Credit rating define the interest a country has to pay on loans, credits, state bonds, in short – on debt. Considering the level of state debts, the credit rating has a significant impact on the capital cost of nations.
The most important rating agencies are based on the “3 sisters” – Standard & Poor's (S&P), Moody's, and Fitch Group that together dominate the global market. Unfortunately, these ratings are based almost exclusively on economic, financial and political indicators, many of which are qualitative (i.e. cannot exclude subjectiveness). They are not fully reflecting the opportunities and risks associated with the fundamentals of the country; quality of education, infrastructure, social cohesion, and the environment. In addition, there have been accusation of political bias after ratings, in some cases, were adjusted following election and referenda outcomes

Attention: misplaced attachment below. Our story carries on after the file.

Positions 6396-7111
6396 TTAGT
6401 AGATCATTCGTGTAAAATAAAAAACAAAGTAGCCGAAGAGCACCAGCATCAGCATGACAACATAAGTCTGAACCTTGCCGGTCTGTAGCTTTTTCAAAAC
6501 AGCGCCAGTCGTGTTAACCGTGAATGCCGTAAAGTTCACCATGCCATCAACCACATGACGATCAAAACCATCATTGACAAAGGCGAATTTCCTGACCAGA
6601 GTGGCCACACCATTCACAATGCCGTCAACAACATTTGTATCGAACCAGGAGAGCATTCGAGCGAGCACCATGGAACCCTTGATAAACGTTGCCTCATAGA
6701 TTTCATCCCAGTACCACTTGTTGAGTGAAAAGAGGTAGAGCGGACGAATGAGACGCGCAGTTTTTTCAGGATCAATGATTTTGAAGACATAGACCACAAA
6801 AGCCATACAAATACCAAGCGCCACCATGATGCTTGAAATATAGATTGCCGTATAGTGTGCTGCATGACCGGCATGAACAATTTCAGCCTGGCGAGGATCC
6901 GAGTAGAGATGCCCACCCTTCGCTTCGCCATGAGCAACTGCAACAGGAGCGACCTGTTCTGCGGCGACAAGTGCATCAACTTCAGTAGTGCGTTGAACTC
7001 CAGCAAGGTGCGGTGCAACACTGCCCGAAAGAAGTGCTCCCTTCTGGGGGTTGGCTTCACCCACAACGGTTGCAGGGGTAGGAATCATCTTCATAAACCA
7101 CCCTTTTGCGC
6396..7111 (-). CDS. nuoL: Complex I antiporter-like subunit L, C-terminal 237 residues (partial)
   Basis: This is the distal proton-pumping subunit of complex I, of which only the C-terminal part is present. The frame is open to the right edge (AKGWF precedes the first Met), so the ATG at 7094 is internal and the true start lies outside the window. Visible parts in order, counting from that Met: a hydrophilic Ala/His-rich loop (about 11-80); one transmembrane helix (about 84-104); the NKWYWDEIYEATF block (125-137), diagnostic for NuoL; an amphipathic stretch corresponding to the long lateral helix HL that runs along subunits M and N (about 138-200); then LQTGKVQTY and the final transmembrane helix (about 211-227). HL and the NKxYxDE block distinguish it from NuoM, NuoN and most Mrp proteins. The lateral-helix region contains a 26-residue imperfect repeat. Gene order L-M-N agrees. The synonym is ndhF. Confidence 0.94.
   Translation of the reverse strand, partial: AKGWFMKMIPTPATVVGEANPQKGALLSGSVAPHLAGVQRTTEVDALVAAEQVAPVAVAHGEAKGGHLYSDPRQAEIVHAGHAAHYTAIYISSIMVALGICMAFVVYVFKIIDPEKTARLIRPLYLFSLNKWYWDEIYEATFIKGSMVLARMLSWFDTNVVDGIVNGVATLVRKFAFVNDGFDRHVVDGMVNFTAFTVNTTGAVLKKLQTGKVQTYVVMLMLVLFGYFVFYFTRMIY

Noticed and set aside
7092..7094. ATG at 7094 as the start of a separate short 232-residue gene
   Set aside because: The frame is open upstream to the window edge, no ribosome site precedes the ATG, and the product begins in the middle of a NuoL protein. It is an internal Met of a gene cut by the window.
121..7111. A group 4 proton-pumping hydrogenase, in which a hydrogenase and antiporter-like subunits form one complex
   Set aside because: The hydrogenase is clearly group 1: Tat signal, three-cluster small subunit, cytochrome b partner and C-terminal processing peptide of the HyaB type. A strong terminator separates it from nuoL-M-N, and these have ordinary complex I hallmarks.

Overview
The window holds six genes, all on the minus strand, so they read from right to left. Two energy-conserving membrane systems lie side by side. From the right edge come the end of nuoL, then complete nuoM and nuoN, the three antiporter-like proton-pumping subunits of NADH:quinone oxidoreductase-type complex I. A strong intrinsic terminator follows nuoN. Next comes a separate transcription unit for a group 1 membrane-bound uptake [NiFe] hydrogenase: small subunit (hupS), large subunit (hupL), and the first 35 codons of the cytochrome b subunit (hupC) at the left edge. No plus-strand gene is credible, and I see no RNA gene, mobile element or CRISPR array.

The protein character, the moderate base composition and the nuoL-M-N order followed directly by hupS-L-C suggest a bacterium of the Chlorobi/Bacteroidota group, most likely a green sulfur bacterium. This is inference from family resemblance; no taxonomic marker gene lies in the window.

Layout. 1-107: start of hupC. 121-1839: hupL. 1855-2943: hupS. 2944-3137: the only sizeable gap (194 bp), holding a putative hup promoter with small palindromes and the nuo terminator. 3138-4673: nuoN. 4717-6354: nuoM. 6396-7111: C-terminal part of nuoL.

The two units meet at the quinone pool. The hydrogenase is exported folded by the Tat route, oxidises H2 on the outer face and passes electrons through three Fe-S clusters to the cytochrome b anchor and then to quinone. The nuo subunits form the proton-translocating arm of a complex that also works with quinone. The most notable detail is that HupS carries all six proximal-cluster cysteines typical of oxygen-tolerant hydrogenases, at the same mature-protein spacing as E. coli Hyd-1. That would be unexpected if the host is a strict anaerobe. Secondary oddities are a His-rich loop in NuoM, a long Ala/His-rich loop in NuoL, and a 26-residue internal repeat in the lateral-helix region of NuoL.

The Global Sustainable Competitiveness Index on the other hand is based on quantitative (i.e. subjective) indicators. It based on the fundamentals that define the outcome, including economic success.
Current credit ratings and sustainable adjusted credit ratings for selected countries
The comparison between conventional sovereign bond ratings shows distinctive differences. Current sovereign ratings do not reflect real risks/opportunities. Credit ratings need to integrate sustainability.
Read more in the Sustainable vs Conventional Competitiveness Report:
Sovereign bonds and sustainability